Now WWW looks like a TV more and more: Not only knowledge has been replaced with entertainment and political conditioning stuff, but also starting abilities are drastically shifted towards a small group of blessed corporate publishers for who creators work, and "proletariat" called "users" only not to annoy them is consuming advertisements masked with poor quality "content". We just re-invented concessions like for TV broadcasting, but now the bandwidth limits are only in our heads. While WWW and a whole digital revolution solved the problem of materials scarcity for publishing, we intentionally and consciously refused it making the scarcity artificial. OK, our decision, not mine. But really, if you did this, don't cry now.

So if nobody protested when their public_html directories got shut and it was only possible to publish on externally forced licenses, when risk of "deplatforming" became visible and worked to stop stubborn activists on political and non-political sides [7], there is no reason to protest against something what we all accepted. See, when they introduced ISP's legal ability to censor political content "because terrorism" and government's ability to break into and manipulate country-wide DNS servers (because gambling, because no tax-paying, because people thinking etc. - dependent on country) it was totally OK, passed without protests. Maybe because no company had profits in protests?
In my country the situation was even more funny - as two rival political parties introduced these laws, first party went with "DNS cracking" law and second with "ISP censorship" a few years later. And people still love them both as... every party wants a freedom in the Internet! They did not voted for the opposite's proposal. To paraphrase a Russian saying: Who lives here does not laugh at the circus.

Now the situation present since a decade becomes a law and responsibility of publishers increases. They will have to stand and say: Yes, we are publishers and we have creators under our curation, we must be responsible some way for things Author gave us in some terms. This is a trouble for them - no more free content generated by naive users, on company's license! So, will we accept being teased like dogs, fighting for gains of publishers?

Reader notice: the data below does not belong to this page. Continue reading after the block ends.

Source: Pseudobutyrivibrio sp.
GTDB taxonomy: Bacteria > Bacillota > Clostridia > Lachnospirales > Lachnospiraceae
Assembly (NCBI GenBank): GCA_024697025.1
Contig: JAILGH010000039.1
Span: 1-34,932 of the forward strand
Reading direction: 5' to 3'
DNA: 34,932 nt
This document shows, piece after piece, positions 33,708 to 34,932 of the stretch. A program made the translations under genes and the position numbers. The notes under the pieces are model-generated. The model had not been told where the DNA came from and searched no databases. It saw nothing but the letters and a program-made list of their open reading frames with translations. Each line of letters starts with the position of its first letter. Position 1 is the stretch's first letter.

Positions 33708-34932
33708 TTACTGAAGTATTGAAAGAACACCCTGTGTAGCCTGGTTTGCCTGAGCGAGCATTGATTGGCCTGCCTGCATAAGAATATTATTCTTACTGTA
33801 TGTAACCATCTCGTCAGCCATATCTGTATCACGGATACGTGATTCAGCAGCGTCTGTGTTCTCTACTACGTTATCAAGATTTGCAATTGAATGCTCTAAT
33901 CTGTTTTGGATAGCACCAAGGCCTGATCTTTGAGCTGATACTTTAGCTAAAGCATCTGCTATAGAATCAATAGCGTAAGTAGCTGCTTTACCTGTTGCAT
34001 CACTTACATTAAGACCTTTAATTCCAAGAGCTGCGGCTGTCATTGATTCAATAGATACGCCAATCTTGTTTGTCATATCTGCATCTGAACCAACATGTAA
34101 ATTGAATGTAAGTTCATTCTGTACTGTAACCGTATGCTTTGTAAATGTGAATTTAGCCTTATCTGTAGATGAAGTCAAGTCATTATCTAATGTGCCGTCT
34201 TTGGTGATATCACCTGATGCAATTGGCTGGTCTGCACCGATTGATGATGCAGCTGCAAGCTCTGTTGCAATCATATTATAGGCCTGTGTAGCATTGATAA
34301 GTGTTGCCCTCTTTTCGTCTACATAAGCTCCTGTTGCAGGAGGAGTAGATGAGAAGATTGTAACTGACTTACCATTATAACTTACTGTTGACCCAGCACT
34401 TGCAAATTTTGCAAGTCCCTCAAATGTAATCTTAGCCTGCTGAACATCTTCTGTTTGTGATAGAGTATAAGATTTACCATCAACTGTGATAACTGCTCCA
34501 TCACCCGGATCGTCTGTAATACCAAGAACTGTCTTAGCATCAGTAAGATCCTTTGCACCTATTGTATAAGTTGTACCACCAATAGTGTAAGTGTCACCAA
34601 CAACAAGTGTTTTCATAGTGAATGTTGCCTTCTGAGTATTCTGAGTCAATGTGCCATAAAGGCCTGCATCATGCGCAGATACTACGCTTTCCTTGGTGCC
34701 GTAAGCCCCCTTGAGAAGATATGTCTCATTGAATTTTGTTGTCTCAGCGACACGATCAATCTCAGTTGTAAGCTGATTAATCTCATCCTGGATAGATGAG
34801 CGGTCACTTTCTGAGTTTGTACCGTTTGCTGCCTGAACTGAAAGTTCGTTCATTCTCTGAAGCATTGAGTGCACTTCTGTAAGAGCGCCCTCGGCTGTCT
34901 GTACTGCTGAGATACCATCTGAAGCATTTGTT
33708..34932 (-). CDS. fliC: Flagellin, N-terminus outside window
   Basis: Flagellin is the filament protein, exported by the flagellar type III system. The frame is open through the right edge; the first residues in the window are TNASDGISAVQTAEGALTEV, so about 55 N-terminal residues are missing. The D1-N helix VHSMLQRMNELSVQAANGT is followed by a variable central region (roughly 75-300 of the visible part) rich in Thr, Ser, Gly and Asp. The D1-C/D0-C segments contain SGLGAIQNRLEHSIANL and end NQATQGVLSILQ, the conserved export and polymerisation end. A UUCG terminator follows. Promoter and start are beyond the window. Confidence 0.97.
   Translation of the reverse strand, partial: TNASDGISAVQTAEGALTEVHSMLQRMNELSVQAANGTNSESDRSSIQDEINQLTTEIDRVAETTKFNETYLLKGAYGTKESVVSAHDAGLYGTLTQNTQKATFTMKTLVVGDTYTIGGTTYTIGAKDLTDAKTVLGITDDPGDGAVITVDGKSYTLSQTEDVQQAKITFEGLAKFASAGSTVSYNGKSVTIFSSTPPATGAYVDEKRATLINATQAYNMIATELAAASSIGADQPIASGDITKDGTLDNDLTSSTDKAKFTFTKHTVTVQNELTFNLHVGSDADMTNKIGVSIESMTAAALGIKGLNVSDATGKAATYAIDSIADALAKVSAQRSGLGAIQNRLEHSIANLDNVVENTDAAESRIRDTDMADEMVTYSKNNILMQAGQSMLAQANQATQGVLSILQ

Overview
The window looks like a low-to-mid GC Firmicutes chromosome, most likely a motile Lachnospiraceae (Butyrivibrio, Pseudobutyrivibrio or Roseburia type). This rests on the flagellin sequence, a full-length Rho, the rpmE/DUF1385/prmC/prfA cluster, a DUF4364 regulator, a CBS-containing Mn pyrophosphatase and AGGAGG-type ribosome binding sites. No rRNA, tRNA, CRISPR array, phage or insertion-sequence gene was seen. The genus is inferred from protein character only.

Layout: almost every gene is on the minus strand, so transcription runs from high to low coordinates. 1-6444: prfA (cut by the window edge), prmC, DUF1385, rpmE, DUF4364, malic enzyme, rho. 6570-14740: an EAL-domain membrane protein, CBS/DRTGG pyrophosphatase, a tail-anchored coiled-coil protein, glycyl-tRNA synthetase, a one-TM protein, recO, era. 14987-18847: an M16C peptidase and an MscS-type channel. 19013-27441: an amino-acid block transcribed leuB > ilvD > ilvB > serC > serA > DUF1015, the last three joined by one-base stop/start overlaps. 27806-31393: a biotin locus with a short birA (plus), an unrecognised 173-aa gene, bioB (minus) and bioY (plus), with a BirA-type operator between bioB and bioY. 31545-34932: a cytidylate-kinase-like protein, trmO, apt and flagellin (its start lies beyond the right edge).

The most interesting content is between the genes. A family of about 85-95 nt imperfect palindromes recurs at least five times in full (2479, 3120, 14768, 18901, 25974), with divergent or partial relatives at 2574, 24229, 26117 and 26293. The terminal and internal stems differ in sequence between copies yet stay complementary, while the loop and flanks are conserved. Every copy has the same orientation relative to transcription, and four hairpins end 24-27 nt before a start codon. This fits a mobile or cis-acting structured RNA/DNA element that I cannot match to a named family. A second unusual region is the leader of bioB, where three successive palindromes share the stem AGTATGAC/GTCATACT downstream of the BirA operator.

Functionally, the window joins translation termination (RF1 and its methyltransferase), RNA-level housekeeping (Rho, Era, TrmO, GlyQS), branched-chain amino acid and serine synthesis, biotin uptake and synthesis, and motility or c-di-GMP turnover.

Or maybe create another media, with protection mechanisms against this situation made on a social engineering level?
I know this is hard. Introducing such protections requires us to lower technology requirements. But the social engineering level will be even more problematic as it will require to re-think a whole Internet, more, computerization, objective.

Side Notes and sources:
[1] A nice example considering recent New Zealand shooting video comparing to 9/11 videos in "Politico" magazine article.
[2] A Lazarus developer's problem is not the only one, I had a similar one here with WinNT 3.x driver for RiVA 128ZX driver from 1998, CD's ISO image. Genric virus from 2005 Because screw logic.
[3] I can't supply a link of such things as it's NSFW, but if you can, just look at chan-like community forums.
[4] The FB user's trouble, and even YouTube is messing with that.
[5] For years it became worse, usually starts with "outgoing link" page like in e.g. DeviantArt.
[6] If someone knows what's his real name, tell me! I read his excellent paper about it years ago and I just don't remember. It was a model of a web society using an university campus as a sample.
[7] An example with a Chinese hacker who assumed western media are believable and then got deplatformed, one article from a quite large controversy. Another example was with the famous conspiracy theorist Alex Jones, who gets notoriously deplatformed over services (quite nice summary). If not too politically left, being too politically right, but against right's marketing version will also lead to deplatforming.